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Distributed Agile: It’s the People, Stupid, er, Honored Colleague

Let's say you're provisioning a new project team with members on multiple continents.  As you look for ways to do your work quicker, better, and cheaper, you may ask yourself: “Can we approach this project in an "agile" manner?” But you may have just read Martin Fowler’s excellent description of the ideal team room, and detected that the prototypical agile workspace isn’t big enough to span multiple time zones.

Should you give up your dream of using your new project to launch the agile revolution at your firm?  Well, yes and no.  A distributed agile team will not gain all of the benefits of Alistair Cockburn’s “osmotic communication.”  The team members in Bosnia won't be overhearing the Toronto office's discussions and benefiting from them.  On the other hand, you may still prefer for your distributed team to be agile rather than not.  You don't want to kill something good while waiting for the perfect.  And you may be acting on a mandate from above which gives you no choice, “self-governance” be damned.  So here’s what you do.

Years (or even millennia, if you follow Mary Poppendieck) of shared tribal experience with agile techniques suggest that a distributed project, like its collocated counterpart, will succeed or fail directly in proportion to the effectiveness with which the people on the project team work together.  Lilia Efemova has a wonderful discussion about the need for communication and common ground on project teams.  If you can build team trust and understanding across multiple locations, you can get the team to do things like “scrum of scrums” and whatnot in a heartbeat.  The reverse is not always true. 

Start with four basics:

·      Start with a careful vocabulary and go from thereDo not refer to anyone as “offshore.”  Whose shore are you talking about?   For best team morale and velocity, the premise must be that team members in all locations are equal in status, and each person is especially valued for his or her unique cultural background, project approach, experience, and personality.

·      Don’t even think of starting a distributed agile project without a shared online information radiator, preferably one that can be electronically projected onto a wall or smart board or the like for all to view at each site.  Agile zealots are quick to say that you should start with “post-its and pens,” and consider “the tool to be secondary.”  It is not.  Although a tool can’t create a high-performing environment for everyone on the distributed team, lack of a tool will certainly create miscommunications and lack of trust quickly and painfully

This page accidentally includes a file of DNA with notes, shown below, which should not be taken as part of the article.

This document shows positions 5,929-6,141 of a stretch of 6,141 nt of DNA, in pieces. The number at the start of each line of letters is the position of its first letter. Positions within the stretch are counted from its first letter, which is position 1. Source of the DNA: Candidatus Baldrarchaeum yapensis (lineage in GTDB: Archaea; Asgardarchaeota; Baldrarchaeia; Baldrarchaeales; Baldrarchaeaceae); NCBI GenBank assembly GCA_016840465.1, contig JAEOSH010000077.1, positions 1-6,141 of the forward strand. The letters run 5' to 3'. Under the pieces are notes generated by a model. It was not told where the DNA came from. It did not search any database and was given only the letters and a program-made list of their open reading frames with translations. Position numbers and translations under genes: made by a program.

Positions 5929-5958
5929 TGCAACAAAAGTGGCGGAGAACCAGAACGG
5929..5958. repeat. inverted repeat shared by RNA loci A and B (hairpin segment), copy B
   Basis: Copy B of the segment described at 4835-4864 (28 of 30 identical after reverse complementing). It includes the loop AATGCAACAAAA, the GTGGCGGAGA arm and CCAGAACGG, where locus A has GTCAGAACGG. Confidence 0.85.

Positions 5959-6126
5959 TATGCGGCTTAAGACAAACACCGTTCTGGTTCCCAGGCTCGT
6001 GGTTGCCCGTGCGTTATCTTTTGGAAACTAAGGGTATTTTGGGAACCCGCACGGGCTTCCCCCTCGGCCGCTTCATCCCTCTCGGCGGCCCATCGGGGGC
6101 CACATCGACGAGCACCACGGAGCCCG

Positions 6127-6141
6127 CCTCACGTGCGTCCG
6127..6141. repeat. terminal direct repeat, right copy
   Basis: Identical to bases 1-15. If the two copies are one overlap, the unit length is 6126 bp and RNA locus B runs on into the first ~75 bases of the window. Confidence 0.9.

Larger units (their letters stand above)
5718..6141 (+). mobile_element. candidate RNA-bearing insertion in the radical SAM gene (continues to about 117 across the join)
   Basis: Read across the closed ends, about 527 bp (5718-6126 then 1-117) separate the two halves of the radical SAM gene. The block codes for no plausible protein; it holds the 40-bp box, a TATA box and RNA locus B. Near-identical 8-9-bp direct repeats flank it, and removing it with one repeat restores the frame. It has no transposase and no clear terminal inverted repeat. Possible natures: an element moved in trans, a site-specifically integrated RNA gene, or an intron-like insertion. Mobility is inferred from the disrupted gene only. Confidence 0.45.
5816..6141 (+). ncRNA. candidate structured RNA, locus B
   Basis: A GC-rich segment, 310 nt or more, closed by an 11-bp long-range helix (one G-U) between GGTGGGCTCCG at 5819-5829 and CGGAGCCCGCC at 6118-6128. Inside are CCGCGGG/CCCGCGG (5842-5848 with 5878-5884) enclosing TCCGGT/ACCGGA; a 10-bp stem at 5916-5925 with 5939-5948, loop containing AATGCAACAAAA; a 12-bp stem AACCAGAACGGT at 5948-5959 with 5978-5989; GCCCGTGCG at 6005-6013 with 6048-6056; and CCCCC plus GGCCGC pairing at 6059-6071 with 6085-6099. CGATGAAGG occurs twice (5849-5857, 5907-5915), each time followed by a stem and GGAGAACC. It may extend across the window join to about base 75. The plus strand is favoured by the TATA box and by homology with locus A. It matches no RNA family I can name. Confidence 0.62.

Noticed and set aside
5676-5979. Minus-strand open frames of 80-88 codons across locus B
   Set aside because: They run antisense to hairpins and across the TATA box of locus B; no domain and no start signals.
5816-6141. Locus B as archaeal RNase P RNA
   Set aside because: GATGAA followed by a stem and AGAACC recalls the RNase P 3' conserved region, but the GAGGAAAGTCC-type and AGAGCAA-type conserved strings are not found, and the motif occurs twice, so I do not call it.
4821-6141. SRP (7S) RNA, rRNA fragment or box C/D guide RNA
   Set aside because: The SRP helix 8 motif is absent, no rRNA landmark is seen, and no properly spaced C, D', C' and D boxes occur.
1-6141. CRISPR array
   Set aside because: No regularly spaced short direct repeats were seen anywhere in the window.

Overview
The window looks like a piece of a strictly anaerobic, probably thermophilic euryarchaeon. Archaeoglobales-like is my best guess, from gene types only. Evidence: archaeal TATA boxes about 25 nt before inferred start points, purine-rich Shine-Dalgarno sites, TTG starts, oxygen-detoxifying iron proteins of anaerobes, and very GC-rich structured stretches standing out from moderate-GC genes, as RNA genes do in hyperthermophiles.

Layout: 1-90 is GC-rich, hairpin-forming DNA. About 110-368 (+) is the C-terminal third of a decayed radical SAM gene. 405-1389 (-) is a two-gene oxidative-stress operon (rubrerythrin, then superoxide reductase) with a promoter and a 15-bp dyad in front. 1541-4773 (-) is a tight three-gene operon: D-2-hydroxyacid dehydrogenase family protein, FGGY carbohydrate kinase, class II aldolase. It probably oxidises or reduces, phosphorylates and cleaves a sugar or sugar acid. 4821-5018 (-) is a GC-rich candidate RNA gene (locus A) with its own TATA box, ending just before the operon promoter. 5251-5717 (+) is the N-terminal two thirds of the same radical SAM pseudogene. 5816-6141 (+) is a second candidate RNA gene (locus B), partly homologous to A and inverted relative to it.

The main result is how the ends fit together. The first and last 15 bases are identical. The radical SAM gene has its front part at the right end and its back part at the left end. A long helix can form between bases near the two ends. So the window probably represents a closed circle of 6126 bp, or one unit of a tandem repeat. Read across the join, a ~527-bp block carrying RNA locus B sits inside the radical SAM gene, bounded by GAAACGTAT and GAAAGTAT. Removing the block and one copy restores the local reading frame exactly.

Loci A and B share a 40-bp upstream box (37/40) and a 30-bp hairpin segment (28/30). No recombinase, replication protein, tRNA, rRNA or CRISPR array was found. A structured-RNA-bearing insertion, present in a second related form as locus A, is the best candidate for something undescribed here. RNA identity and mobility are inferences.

If you have no tool, you will end up with a power imbalance across teams where one team has control of the radiator and the other teams don’t.  Please don’t do this.  Here's a ranking of the options:

o   Looking for trouble:  one physical lo-tech radiator kept up to date by local scrum master and distributed by digital photo to other sites.
o   Better in theory than in practice:  physical lo-tech radiator kept up to date by teams and synched by each scrum master through digital photos and the like.
o   Good:  shared online tool which everyone updates centrally, and which you project at local standups.
o   Awesome:  shared online tool which everyone can update and which is always projected on a wall or smart board at all sites.

·      Start the project off with an in person meeting for the whole team.  Try for two weeks.  Figure out the most cost-effective location for the meeting, and bring everyone there, and have your project inception meeting.  Make people share rooms.  Put people up at team members’ houses.  Get the team together in person to get to know each other.  Team members will do far better during subsequent virtual contact via email, text, camera and phone, because they’ve already gotten to know each other’s quirks in person.  After this, send single project team members to different sites on occasion to reinforce the in person connections.

During the project itself you may want to experiment with an always-on reciprocal webcam arrangement or a shared virtual world within which each person represents him or herself with an avatar sitting in a shared room, to do better than you can do with phone calls and texts.  But regardless of what communications techniques you put in place for the duration of the project, it must be planted and periodically fertilized with in-person meetings. 

·      Team build. Even if you are unable to get your team together in person, allot some time during project initiation to creating common ground and a basis for communication on the team.  I personally eschew events involving trust falls, ropes courses, and anything with a blindfold.  What I would strongly recommend instead is that you start your project inception by cheerfully but efficiently forcing everyone on the team to understand each other’s professional persona (not their fear of heights).  Have everyone take the Myers-Briggs test, the interesting MAPP assessment, or the currently popular StrengthsFinder test, and discuss the results together.  (You choose the tool—these are just three I know about!)  Do not even think of having trust falls.

Sometimes in the thick of things, I think we lose track of the first premise of the agile manifesto—this isn’t just a set of techniques.  We win by focusing on individuals and interactions, and we just have to work harder on those interactions when a team is distributed.


  1. Collaborative and interactive sharing of knowledge is one of my interests. Especially if a team wants to ensure the team members also *understand* the matter instead of just knowing the facts.
    This relates largely to how we humans link concepts together to create an understanding: concept mapping (see my blog)


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